Valley Medical Center in Renton and Providence Portland have chillers with this technology. While chillers of this type may cost more initially, they trounce their constant-speed cousins in energy consumed at partial-load conditions. This is significant, since chillers function below full capacity 99 percent of the time explaining why variable-speed compressors typically use only 30 percent of the energy consumed by standard constant-speed chillers.
Another important breakthrough comes in the form of condenser water temperature resets. Condenser water conveys the “rejected” heat from a chiller to cooling towers located outside the building. The lower the temperature of water returning to the chiller, the more efficient the system.
Since cooling towers are usually sized to accommodate the full design cooling load at severe weather conditions, they are often set to return water at a constant temperature of about 85 degrees to the chillers. When outdoor conditions are less severe, cooling towers can be reset to chill condenser water to a lower temperature, increasing the chiller operating efficiency.
Some facilities are now able to completely shut off their chillers for much for the year by installing “free cooling” heat exchangers.
These transfer cooling energy from condenser water to the chilled water, and work well when outside temperatures are low enough to cool water to between 45 and 50 degrees. In our region, these conditions occur about five months out of the year.
Although hospitals generally have some cooling demand year around, the months when outside conditions permit free cooling generally coincide with times when the building cooling demand is minimal.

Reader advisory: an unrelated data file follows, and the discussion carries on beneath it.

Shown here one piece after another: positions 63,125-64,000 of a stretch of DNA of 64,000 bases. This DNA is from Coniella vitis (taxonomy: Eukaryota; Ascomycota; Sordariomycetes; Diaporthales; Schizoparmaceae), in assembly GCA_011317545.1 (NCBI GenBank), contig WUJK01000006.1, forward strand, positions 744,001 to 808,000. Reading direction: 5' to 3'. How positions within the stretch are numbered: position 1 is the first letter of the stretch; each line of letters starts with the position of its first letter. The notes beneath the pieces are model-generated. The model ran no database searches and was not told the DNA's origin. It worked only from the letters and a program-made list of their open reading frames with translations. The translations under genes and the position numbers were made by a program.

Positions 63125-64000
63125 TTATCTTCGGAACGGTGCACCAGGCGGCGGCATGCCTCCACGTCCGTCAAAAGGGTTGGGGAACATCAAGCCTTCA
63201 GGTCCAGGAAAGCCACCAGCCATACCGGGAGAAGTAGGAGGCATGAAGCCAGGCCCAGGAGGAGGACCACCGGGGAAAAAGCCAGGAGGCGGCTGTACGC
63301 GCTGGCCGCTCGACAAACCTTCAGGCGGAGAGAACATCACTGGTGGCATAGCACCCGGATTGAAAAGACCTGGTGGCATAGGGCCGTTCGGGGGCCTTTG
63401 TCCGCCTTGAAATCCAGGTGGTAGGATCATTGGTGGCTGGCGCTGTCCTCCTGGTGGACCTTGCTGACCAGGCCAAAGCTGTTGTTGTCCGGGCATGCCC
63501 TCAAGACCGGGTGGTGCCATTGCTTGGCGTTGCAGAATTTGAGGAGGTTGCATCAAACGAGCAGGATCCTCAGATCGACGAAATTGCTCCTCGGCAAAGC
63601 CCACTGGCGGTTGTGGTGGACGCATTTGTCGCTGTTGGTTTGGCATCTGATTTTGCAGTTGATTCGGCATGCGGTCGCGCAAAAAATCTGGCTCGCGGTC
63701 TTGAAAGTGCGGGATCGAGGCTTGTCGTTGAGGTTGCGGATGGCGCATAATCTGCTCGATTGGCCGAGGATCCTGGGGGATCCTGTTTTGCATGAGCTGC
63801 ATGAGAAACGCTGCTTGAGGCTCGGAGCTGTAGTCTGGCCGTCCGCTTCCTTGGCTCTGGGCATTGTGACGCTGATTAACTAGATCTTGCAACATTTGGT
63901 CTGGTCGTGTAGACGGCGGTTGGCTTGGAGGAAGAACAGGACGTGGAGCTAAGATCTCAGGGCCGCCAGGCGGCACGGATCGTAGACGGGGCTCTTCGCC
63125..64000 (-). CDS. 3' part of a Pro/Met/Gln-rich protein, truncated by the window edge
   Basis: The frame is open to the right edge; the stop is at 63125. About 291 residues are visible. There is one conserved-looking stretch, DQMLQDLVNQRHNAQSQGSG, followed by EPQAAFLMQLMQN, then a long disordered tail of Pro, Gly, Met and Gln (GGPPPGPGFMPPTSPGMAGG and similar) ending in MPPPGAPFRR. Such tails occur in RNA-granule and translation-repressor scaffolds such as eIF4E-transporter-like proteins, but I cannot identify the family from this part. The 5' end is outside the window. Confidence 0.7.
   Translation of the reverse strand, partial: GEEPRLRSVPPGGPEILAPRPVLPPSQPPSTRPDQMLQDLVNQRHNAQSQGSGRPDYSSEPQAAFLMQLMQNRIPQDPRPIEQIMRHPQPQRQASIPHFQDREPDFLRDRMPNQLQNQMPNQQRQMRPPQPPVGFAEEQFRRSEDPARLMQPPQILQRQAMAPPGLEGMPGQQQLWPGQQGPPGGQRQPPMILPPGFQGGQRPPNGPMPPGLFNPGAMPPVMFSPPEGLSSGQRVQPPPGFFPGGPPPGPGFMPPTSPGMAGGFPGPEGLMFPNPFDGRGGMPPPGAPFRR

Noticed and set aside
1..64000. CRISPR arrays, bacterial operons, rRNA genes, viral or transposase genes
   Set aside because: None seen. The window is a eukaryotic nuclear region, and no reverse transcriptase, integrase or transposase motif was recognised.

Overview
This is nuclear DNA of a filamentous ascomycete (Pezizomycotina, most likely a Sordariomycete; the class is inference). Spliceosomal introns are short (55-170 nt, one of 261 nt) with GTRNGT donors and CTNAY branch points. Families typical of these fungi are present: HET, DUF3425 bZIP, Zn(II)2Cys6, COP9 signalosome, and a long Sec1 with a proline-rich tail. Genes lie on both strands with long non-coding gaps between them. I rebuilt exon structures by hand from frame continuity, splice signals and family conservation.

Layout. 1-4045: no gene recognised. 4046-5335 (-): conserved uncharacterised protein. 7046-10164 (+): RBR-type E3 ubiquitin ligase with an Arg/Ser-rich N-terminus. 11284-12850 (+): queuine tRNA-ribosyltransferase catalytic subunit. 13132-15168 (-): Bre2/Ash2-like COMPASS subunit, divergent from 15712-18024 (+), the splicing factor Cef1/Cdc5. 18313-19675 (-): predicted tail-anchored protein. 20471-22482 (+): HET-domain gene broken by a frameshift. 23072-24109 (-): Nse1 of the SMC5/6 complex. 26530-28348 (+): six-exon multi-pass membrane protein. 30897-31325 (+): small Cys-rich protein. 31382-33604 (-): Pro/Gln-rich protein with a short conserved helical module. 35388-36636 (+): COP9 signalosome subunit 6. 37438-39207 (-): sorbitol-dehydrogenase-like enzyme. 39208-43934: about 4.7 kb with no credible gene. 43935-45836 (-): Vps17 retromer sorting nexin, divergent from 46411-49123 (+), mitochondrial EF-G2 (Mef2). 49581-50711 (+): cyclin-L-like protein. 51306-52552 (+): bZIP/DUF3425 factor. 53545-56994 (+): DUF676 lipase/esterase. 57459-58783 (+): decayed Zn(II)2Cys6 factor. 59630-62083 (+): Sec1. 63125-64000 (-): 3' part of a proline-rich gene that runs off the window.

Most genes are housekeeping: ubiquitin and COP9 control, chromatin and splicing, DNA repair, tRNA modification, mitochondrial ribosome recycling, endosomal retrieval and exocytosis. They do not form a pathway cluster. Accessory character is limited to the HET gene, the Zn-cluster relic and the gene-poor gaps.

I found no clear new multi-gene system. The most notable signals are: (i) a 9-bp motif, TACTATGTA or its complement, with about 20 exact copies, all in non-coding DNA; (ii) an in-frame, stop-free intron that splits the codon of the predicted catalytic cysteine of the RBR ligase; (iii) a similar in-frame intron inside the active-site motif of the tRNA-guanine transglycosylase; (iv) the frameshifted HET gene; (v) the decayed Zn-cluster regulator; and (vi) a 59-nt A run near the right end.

Providence Portland had formerly operated chillers all year. After installing a “free cooling” heating exchanger, they were able to shut down their chillers from mid-October through March, resulting in annual savings of $15,000.
Heating system innovations
In older systems, forced-draft blowers on boiler burners operate at a constant speed, and combustion airflow is throttled with a damper as a function of the boiler firing rate.
New variable speed drives on blowers, however, provide only the amount of air that is actually needed. Besides saving energy, the drives help reduce noise in the boiler rooms, can often be applied to existing equipment, and generally pay for themselves in just two years.
In addition to the dollars-and-cents savings mentioned above, local hospitals are finding that central plant efficiencies result in important intangible benefits.
Hospitals are increasingly being expected to demonstrate that they’re responsible stewards of the environment. Opportunities to improve central system efficiencies exist at most older facilities, and result in less source energy being required plus community recognition that the facility is environmentally conscious. Providence Portland Medical Center recently was awarded the U.S. Environmental Protection Agency’s Energy Star, the national symbol for protecting the environment through superior energy performance.
Better boiler and cooling technology may not make headline news. Yet hospitals can get great PR mileage out of improvement figures, demonstrating with bottom-line data their commitment to greener operating practices.